Grave Lines – Fed Into the Nihilist Engine – Album review
Review by Neil Ainger
While handing over my money for a cassette copy of the bands debut full length Welcome to Nothing earlier this year, I told bass player Matt at their merch table that as long as the first track they played that night (in January at The Cluny, Newcastle with Black Moth) was on the new album that I’d be buying that too. I was enamoured with the near 15-minute album opener Failed Skin from the very first gentle notes that were played that night and it is just as astounding on the record. It is an absolute whirlwind of gentle, almost gothic rock that builds into blistering. stinging sludge. Its beauty really lies in the vocals of Jake Harding, which are as powerful as they are haunting.
It is very difficult to pin this album down with labels, whether it be doom metal or sludge but of course this is no bad thing. Fed Into the Nihilist Engine stands on its own merits, of which there are countless. The album is driven by skilled and expansive guitar work such as the rugged riffs evident on Silent Salt, the psychedelic and chaotic noise on The Greae or the gentler acoustics of Shame Retreat. Julia Owens’ drumming is a key, precise constant throughout and serves as the backbone of the record and the vocals, simply put, may just turn out to be the most elaborate, alluring and potent vocals heard on any metal record this year. At times warm and lenient and at times guttural and jarring, Harding excels where so many others fail. He is distinguished, he is original and he squeezes every last drop of desired emotion from every wretched note and from every tormented lyric.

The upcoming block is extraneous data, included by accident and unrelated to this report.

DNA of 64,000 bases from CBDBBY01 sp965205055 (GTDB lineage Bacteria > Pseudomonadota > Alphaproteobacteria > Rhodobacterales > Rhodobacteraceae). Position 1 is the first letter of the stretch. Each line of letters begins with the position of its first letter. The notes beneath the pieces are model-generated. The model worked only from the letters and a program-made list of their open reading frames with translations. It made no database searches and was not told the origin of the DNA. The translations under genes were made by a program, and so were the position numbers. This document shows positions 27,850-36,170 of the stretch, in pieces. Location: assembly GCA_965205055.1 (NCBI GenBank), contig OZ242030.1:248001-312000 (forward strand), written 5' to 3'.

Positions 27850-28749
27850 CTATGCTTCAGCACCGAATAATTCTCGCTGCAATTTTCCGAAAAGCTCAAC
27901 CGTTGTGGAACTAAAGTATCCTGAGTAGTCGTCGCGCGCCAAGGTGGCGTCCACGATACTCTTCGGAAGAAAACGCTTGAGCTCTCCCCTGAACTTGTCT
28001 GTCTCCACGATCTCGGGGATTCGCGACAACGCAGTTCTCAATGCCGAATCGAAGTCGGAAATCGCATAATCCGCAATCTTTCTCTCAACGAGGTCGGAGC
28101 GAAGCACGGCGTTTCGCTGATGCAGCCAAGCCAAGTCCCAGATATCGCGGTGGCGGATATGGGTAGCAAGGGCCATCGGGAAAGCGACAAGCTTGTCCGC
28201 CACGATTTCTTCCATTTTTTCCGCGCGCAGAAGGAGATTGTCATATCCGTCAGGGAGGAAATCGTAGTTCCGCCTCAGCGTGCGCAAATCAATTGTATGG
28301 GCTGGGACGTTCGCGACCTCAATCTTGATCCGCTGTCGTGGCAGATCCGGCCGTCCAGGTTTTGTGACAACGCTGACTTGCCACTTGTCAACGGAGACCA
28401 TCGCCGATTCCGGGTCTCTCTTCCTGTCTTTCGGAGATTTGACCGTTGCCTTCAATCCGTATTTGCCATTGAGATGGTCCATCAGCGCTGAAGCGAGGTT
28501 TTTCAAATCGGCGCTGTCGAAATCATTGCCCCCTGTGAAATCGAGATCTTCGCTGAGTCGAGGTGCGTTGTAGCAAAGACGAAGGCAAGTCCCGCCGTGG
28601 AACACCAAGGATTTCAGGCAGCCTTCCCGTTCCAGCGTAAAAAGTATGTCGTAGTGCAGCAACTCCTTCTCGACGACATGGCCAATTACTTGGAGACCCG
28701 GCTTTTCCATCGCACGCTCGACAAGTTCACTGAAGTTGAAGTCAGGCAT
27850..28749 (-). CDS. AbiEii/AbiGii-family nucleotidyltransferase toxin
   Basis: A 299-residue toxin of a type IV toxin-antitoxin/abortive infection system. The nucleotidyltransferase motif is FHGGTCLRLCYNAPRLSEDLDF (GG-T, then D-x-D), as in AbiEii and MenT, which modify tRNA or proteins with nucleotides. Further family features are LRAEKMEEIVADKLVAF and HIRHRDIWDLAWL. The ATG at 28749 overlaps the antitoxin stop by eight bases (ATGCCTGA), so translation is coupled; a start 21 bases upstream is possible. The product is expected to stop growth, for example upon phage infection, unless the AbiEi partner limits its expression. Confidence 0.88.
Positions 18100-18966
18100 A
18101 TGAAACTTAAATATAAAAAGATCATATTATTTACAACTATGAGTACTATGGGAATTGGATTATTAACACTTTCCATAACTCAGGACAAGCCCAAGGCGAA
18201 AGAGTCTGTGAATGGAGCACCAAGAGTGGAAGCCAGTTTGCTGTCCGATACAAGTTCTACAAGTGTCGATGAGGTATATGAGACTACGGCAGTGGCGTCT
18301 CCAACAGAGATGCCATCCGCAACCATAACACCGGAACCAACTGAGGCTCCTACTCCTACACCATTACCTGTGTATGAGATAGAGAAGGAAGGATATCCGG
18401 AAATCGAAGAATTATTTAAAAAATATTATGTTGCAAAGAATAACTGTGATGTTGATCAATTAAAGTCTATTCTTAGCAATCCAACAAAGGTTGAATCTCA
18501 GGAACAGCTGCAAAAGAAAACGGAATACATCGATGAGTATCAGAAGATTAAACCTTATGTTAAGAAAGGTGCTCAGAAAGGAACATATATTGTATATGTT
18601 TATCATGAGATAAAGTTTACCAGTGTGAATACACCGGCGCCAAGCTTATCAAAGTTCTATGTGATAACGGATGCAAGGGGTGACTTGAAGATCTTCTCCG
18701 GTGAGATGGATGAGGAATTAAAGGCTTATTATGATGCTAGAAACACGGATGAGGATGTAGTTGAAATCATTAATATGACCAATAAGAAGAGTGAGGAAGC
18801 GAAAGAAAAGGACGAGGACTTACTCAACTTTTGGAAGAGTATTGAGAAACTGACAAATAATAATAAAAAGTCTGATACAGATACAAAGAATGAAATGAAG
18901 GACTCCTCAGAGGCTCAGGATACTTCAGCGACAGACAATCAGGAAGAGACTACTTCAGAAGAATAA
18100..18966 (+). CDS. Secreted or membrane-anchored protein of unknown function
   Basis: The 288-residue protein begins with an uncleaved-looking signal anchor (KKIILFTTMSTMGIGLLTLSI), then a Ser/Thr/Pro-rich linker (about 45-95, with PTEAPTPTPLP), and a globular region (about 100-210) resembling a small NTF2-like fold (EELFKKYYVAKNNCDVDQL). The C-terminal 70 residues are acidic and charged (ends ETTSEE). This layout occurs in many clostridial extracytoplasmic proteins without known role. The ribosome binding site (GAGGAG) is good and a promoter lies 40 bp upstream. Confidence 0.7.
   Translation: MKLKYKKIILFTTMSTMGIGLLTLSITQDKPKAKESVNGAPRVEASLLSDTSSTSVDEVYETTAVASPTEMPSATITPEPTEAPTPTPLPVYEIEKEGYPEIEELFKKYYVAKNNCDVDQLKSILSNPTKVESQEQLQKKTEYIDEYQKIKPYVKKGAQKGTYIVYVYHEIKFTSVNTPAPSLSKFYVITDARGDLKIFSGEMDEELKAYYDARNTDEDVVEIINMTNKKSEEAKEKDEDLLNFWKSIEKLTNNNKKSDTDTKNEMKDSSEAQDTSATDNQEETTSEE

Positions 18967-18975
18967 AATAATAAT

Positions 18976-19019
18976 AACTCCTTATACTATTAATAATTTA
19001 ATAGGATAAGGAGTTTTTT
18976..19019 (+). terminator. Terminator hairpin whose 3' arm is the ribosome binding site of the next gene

The record is sludge metal on a grander, Amenra-style scale. It is intelligent doom metal that is measured and never repetitive. It is dark neo-folk that probes at the most dismal of human emotions. It is bleak and misanthropic, it is cloaked in misery and yet it allows for brief but frequent moments of gleaming light. There can be beauty in darkness too, if you choose to look for it.